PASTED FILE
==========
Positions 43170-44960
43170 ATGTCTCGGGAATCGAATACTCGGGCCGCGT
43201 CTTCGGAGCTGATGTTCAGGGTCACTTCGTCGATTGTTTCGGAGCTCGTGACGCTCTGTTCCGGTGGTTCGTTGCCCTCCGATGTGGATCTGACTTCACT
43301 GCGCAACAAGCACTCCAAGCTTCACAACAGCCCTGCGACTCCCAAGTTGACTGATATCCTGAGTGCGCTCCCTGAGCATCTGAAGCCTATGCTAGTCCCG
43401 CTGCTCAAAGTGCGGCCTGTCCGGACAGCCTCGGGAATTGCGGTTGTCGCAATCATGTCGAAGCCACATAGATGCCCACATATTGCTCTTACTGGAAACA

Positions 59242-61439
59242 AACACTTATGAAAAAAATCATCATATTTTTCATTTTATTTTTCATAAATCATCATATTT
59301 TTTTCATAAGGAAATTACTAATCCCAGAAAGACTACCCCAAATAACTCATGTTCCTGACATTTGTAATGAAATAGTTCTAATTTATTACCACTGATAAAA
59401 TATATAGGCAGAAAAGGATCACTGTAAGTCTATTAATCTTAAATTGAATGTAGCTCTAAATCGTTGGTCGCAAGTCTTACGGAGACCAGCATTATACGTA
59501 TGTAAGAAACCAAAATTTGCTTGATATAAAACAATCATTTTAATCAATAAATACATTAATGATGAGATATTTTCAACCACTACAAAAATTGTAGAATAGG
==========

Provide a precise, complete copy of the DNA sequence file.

Positions 43170-44960
43170 ATGTCTCGGGAATCGAATACTCGGGCCGCGT
43201 CTTCGGAGCTGATGTTCAGGGTCACTTCGTCGATTGTTTCGGAGCTCGTGACGCTCTGTTCCGGTGGTTCGTTGCCCTCCGATGTGGATCTGACTTCACT
43301 GCGCAACAAGCACTCCAAGCTTCACAACAGCCCTGCGACTCCCAAGTTGACTGATATCCTGAGTGCGCTCCCTGAGCATCTGAAGCCTATGCTAGTCCCG
43401 CTGCTCAAAGTGCGGCCTGTCCGGACAGCCTCGGGAATTGCGGTTGTCGCAATCATGTCGAAGCCACATAGATGCCCACATATTGCTCTTACTGGAAACA

Positions 59242-61439
59242 AACACTTATGAAAAAAATCATCATATTTTTCATTTTATTTTTCATAAATCATCATATTT
59301 TTTTCATAAGGAAATTACTAATCCCAGAAAGACTACCCCAAATAACTCATGTTCCTGACATTTGTAATGAAATAGTTCTAATTTATTACCACTGATAAAA
59401 TATATAGGCAGAAAAGGATCACTGTAAGTCTATTAATCTTAAATTGAATGTAGCTCTAAATCGTTGGTCGCAAGTCTTACGGAGACCAGCATTATACGTA
59501 TGTAAGAAACCAAAATTTGCTTGATATAAAACAATCATTTTAATCAATAAATACATTAATGATGAGATATTTTCAACCACTACAAAAATTGTAGAATAGG